A very good year for Marvel Studios is about to get even better. "Captain Marvel" has arrived in town.
Following up on the extraordinary success of "Black Panther," which created a vibrant Afrocentric world and earned huge sums and three Oscars in the process, Marvel's first female stand-alone title character makes quite an entrance of her own.
With a luminous and powerful Brie Larson starring as a woman with a knockout punch that would have daunted Muhammad Ali, the news is not that this pre-sold property about a superhero coming into her own will sell a ton of tickets, it's that it is actually good.
For this we have to thank not only Larson, who absolutely nails the character, as well as co-stars including Samuel L. Jackson, Ben Mendelsohn, Annette Bening and Jude Law, but also directors and co-writers Anna Boden and Ryan Fleck.
Even more than "Black Panther" director Ryan Coogler, Boden and Fleck are stalwarts of the American independent world, with credits including the Ryan Gosling-starring "Half Nelson," "Sugar" and "Mississippi Grind" placing them in the heart of a universe that would seem to be everything the MCU (Marvel Comic Universe) is not.
But Marvel has come to recognize, as this film proves, that even effects-heavy behemoths can benefit from a directing touch that is human not programmatic, that understands character and nuance and can create scenes with an emotional heft we might not expect.
As co-writers with Geneva Robertson-Dworet (with story credit to that trio and Nicole Perlman and Meg LeFauve), the directors also had a hand in the "Captain Marvel" narrative arc, which is far more complex than business-as-usual superhero origin stories.
Beyond involving us in nonstop plot and events, "Captain Marvel" manages to work in themes both obvious (the empowerment of women) and not so expected (the plight of refugees, the shared humanity of people perceived as the other).
Though it sounds schematic to lay everything out that way, it's the grace of "Captain Marvel" to make everything it does feel so organic (and that includes the film's surprisingly funny moments and situations) that we don't realize we're absorbing lessons till they've already penetrated our defenses.
The key structural idea that powers all of this is simple; in fact it even echoes the plot of the recent "Alita: Battle Angel."
A woman does not know who she is, and neither do we. As she gradually finds out her history, the audience is in lock-step with her. Since her story is quite an elaborate one, it is unsettling at first.
After a dream in which she finds herself injured and facing death, the woman wakes up on the planet Hala, home of the Kree civilization, a race that views themselves as noble warriors.
The woman's name is Vers, she is a member of an elite Kree intergalactic fighting group called Starforce, and her mentor and commander is the demanding Yon-Rogg (Law).
Even among the Kree, Vers has a particularly impressive weapon -- the ability to deliver devastating photon blasts from either hand -- and Yon-Rogg is always on her case not to get too emotional in battles. "Anger," he says, "only serves the enemy."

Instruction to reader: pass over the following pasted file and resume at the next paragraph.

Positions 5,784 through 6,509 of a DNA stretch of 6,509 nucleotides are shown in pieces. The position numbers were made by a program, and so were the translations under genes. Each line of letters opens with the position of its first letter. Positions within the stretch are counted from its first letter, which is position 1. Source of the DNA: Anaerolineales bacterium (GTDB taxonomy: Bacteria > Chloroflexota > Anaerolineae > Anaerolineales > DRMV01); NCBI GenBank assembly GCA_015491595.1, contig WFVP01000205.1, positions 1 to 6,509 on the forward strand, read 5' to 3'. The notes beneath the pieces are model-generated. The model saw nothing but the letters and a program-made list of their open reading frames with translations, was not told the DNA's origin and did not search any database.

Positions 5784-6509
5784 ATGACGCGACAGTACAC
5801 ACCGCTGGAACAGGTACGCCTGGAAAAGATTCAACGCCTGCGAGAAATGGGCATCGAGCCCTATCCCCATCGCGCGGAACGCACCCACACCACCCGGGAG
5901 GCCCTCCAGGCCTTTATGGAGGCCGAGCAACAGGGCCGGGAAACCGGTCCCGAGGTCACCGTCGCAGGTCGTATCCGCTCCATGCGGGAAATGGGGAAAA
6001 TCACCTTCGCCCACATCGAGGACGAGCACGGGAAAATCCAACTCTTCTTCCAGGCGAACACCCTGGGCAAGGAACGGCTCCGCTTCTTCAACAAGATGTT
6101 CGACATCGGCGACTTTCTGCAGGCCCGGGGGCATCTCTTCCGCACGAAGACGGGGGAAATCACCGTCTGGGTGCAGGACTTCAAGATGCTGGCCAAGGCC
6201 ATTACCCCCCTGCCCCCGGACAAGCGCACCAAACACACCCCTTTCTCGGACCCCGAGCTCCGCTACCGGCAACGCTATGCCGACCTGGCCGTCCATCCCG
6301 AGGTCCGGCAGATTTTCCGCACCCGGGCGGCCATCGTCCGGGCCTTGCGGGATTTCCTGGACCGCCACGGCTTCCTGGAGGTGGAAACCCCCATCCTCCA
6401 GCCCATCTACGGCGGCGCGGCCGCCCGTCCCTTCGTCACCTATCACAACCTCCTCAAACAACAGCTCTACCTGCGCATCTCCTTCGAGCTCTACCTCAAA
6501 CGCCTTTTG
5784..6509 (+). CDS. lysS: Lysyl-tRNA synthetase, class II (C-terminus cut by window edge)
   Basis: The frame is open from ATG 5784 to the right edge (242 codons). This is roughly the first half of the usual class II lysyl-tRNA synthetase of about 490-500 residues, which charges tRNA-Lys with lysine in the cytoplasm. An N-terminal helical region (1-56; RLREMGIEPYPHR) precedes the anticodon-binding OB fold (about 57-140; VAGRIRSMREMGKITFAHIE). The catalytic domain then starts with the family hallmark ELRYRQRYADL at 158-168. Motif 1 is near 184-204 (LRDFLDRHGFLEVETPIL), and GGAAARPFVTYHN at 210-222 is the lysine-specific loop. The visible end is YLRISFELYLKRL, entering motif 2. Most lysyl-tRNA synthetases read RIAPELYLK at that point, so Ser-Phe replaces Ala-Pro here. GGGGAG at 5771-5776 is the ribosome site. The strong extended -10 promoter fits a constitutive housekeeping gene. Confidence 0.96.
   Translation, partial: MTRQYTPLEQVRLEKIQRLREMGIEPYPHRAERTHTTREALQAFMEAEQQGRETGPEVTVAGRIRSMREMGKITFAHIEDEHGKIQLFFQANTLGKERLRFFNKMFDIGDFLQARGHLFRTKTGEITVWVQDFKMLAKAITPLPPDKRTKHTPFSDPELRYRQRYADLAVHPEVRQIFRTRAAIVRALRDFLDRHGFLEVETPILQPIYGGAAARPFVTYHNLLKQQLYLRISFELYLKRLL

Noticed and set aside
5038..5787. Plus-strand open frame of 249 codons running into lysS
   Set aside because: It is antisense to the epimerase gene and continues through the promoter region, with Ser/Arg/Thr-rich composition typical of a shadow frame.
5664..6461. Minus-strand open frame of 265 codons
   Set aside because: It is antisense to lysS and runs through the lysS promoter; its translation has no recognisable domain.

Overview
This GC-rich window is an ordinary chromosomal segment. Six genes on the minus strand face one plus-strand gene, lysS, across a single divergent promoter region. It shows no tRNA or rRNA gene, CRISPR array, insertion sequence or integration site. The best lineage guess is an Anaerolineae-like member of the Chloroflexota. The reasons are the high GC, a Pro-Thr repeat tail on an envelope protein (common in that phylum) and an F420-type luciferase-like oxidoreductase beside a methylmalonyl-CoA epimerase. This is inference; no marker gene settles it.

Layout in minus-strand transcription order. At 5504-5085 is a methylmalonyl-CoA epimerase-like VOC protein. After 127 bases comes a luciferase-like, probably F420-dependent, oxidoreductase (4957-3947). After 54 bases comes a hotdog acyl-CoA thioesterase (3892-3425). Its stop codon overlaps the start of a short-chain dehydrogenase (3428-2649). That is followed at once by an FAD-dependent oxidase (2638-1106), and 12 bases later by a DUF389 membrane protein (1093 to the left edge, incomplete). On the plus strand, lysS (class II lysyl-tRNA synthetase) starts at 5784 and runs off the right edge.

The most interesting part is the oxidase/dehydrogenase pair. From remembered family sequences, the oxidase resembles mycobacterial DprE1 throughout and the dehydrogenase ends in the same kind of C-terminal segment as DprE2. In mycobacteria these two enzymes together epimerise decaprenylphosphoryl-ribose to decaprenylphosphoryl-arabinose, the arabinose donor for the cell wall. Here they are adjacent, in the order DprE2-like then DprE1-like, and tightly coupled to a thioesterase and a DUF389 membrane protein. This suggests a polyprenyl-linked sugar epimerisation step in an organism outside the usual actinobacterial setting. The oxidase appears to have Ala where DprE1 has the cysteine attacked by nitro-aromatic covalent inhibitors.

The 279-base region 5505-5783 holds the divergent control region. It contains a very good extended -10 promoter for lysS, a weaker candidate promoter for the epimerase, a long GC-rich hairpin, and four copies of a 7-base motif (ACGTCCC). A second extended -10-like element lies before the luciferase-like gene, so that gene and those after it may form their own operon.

When Vers messes up, she has to have a talk with the Kree's Supreme Intelligence, an entity that shows itself in different forms to different people. To Vers, it shows itself as a woman (Bening) she feels she knew from earlier in her life but cannot place.
The enemy, as far as the Kree are concerned, has for centuries been the Skrull, a group whose key combat skill is shape shifting -- the ability to assume the look of anyone, anywhere, anytime. One of their chiefs is the fierce Talos, played by Mendelsohn (a Boden and Fleck veteran of "Mississippi Grind").
A tussle with the Skrull, including their attempts to probe her memory, leads Vers to crash-land on planet Earth, circa 1995, right in the middle of a Los Angeles Blockbuster store.
This crash attracts the attention of a very young Nick Fury (Jackson) and Agent Coulson (Clark Gregg), just getting started at S.H.I.E.L.D. in a pre-Avengers world. (It took months of painstaking computer time to complete the de-aging work for both actors).
Though Earth seems familiar to Vers for reasons she can't quite place, those who remember the period will be delighted at the meticulous re-creation by production designer Andy Nicholson and his team.
Not only are the Blockbuster and a Radio Shack brought back, but there's an LA Weekly box, and references to "The Right Stuff" and pioneer aviatrix Pancho Barnes.
That's because anyone who knows anything about "Captain Marvel" knows that Vers is in fact American jet pilot Carol Danvers, a flying ace whose best friend and co-conspirator was Maria Rambeau (Lashana Lynch).
Watching Danvers' story play out, complete with boggling plot twists and a scene-stealing friendly feline, is hugely entertaining, and it can't be over-emphasized how central Larson, about to become the most recognized woman on the planet, is to the enterprise.
Not only did Larson train for nine months to get her strength to where it needed to be, she seems to embody her character completely, bringing her hopes, her spirit and her lively insouciance to life. To see her realize that the things that make her human and a woman are her strength, to see the joy she feels when she fully comes into her Captain Marvel powers, is a genuine pleasure.
It's not only heroes who can have superpowers, movies can have them too, and you can add "Captain Marvel" to the small list of those that do.
Rating: PG-13 for sequences of sci-fi violence and action, and brief suggestive language
Running time: 2 hours, 12 minutes
This article is written by Kenneth Turan from The Los Angeles Times and was legally licensed via the Tribune Content Agency through the NewsCred publisher network. Please direct all licensing questions to firstname.lastname@example.org.